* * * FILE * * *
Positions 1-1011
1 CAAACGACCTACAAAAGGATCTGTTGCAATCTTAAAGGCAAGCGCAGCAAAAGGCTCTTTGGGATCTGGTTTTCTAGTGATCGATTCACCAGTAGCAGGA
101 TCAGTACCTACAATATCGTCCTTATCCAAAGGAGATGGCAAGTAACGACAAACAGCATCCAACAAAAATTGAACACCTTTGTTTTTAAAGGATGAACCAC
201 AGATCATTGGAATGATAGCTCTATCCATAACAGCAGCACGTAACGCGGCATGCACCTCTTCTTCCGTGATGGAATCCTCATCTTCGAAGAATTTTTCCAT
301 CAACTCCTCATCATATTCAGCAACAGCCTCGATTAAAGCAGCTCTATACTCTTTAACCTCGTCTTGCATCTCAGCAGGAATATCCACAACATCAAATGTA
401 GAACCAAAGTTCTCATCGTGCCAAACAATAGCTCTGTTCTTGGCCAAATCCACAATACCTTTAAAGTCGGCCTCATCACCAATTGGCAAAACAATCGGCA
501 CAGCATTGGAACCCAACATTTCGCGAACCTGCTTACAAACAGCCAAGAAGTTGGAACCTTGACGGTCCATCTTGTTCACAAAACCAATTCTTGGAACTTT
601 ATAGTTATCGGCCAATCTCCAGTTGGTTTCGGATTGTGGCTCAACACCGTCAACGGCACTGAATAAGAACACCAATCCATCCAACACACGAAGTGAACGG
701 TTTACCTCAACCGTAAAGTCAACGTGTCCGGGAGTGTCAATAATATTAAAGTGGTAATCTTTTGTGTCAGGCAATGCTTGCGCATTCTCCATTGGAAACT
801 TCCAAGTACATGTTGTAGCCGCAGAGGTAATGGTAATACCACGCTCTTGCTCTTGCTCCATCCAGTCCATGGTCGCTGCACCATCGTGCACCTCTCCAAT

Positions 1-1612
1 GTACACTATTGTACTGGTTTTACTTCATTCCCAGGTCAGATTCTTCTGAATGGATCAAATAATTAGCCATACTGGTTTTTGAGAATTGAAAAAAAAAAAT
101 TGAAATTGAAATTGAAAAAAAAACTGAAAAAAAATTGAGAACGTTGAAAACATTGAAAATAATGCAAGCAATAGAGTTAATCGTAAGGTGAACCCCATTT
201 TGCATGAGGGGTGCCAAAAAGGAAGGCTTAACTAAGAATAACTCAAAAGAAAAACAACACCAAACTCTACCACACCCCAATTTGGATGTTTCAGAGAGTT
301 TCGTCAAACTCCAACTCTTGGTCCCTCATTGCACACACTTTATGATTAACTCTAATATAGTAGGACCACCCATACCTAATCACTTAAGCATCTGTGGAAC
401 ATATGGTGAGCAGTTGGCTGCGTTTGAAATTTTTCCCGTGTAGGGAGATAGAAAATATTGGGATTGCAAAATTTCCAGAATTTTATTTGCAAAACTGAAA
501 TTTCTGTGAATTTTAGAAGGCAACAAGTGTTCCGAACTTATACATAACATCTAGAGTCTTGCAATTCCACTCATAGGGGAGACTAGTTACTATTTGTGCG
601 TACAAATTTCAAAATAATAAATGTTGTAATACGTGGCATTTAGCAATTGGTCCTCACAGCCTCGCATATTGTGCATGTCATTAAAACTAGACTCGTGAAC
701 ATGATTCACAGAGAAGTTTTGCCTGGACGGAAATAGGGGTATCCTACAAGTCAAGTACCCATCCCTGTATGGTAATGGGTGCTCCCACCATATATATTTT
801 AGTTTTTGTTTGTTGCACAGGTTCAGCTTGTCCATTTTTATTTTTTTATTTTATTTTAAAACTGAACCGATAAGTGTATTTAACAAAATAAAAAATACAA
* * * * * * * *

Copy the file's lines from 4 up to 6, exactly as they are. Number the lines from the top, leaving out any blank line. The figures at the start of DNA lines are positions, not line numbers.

201 AGATCATTGGAATGATAGCTCTATCCATAACAGCAGCACGTAACGCGGCATGCACCTCTTCTTCCGTGATGGAATCCTCATCTTCGAAGAATTTTTCCAT
301 CAACTCCTCATCATATTCAGCAACAGCCTCGATTAAAGCAGCTCTATACTCTTTAACCTCGTCTTGCATCTCAGCAGGAATATCCACAACATCAAATGTA
401 GAACCAAAGTTCTCATCGTGCCAAACAATAGCTCTGTTCTTGGCCAAATCCACAATACCTTTAAAGTCGGCCTCATCACCAATTGGCAAAACAATCGGCA